House Centipedes have an abundance of legs that are so close together, they are almost feathery. The body is covered with black and yellow mottling with a dark line running down the 'spine'. Fifteen pairs of legs appear crop up around the entire body. Each one has light and dark banding on it. The last pairs of legs on the body are typically the longest. Large compound eyes adorn the head, and males tend to have very long antennae.
As terrifying as these insects may appear, the House Centipede is actually super-beneficial in the under-belly of a home, assisting homeowners in keeping bigger pests such as cockroaches and moths at bay. They are fierce predators and consume many insects a day. House Centipedes move EXTREMELY fast and run with their bodies held high above the ground, almost like floating on air. Only when they stop do they bring their bodies back down to the surface. Their ability to go from 0-60 mph/kmph in half a heartbeat freaks out even the bravest among us. They are not considered aggressive toward people and usually try running for cover when spotted. Though they are unlikely to bite people, they are able to inflict a painful nip if handled.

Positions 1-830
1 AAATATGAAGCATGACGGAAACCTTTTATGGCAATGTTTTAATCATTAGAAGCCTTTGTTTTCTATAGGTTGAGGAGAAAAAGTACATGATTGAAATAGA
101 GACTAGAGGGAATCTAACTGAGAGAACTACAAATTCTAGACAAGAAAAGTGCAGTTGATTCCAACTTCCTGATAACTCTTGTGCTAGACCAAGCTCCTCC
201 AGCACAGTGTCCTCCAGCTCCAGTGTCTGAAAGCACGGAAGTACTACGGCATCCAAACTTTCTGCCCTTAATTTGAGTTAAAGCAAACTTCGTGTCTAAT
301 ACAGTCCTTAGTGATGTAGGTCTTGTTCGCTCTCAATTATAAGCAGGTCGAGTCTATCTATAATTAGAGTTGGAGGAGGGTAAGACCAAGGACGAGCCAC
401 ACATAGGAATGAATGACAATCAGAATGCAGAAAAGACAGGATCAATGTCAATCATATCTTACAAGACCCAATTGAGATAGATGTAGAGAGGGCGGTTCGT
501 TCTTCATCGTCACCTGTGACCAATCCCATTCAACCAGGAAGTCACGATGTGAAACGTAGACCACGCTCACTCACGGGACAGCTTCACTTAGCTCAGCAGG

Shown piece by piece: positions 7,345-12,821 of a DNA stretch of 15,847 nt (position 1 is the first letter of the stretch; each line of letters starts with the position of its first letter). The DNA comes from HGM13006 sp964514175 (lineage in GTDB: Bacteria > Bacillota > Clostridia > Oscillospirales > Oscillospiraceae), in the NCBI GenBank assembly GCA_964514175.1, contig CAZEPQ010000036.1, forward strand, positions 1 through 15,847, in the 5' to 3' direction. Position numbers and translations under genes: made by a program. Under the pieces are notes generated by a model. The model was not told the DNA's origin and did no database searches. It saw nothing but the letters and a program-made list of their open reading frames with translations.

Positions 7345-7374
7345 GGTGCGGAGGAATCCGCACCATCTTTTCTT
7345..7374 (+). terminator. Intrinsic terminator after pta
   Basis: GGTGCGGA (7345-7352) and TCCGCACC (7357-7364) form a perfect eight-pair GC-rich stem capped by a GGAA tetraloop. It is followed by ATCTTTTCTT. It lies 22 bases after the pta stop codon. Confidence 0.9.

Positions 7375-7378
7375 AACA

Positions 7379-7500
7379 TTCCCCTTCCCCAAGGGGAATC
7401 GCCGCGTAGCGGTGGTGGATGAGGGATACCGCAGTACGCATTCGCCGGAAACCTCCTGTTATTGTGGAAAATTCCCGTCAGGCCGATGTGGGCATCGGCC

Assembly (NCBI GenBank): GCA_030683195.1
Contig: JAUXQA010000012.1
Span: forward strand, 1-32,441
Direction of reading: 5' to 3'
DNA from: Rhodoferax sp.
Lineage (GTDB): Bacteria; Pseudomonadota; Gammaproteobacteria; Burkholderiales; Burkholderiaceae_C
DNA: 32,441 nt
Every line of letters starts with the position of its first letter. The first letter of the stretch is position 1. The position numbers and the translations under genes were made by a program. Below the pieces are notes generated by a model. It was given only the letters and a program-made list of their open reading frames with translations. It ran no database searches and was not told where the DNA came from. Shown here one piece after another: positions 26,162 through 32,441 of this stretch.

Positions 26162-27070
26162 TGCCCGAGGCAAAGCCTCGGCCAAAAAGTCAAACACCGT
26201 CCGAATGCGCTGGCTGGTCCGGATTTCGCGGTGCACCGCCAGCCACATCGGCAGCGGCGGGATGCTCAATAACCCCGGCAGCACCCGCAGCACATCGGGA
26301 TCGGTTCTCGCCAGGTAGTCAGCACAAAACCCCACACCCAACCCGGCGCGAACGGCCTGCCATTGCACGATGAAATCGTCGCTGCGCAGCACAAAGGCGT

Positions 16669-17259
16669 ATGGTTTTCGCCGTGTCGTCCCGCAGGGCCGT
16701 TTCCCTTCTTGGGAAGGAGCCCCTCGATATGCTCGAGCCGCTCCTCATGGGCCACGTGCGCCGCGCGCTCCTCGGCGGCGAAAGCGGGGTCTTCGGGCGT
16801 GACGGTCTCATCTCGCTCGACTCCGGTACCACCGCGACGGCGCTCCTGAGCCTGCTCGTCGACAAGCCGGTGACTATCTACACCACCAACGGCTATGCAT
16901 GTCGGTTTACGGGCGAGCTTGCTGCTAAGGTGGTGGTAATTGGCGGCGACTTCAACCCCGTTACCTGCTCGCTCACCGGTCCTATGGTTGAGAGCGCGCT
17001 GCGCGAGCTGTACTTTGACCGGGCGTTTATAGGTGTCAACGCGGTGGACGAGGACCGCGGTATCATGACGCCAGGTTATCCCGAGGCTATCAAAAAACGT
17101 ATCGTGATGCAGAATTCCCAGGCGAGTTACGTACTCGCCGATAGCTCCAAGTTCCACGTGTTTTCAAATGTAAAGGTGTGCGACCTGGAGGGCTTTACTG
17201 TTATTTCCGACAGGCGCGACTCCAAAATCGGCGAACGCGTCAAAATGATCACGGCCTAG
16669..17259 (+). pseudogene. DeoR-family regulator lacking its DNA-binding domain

The House Centipede is a very common sight throughout North America, particularly in indoor locations that have high moisture. They are no stranger to bathtubs and will sometimes emerge from drain holes. Other house locations that they may be found in or around are the crawlspace, the porch area (drawn in by porch lights), and wash basins. They are mostly active at night, but are sometimes seen on or near walls during the day. In warmer climates, they can be found outdoors.
General Characteristics Capability, Shape, Texture/Pattern, Benefits, Dangers
Note: An insect's reach is not limited by lines drawn on a map and therefore species may appear in areas, regions and/or states beyond those listed above as they are driven by environmental factors (such as climate change), available food supplies and mating patterns.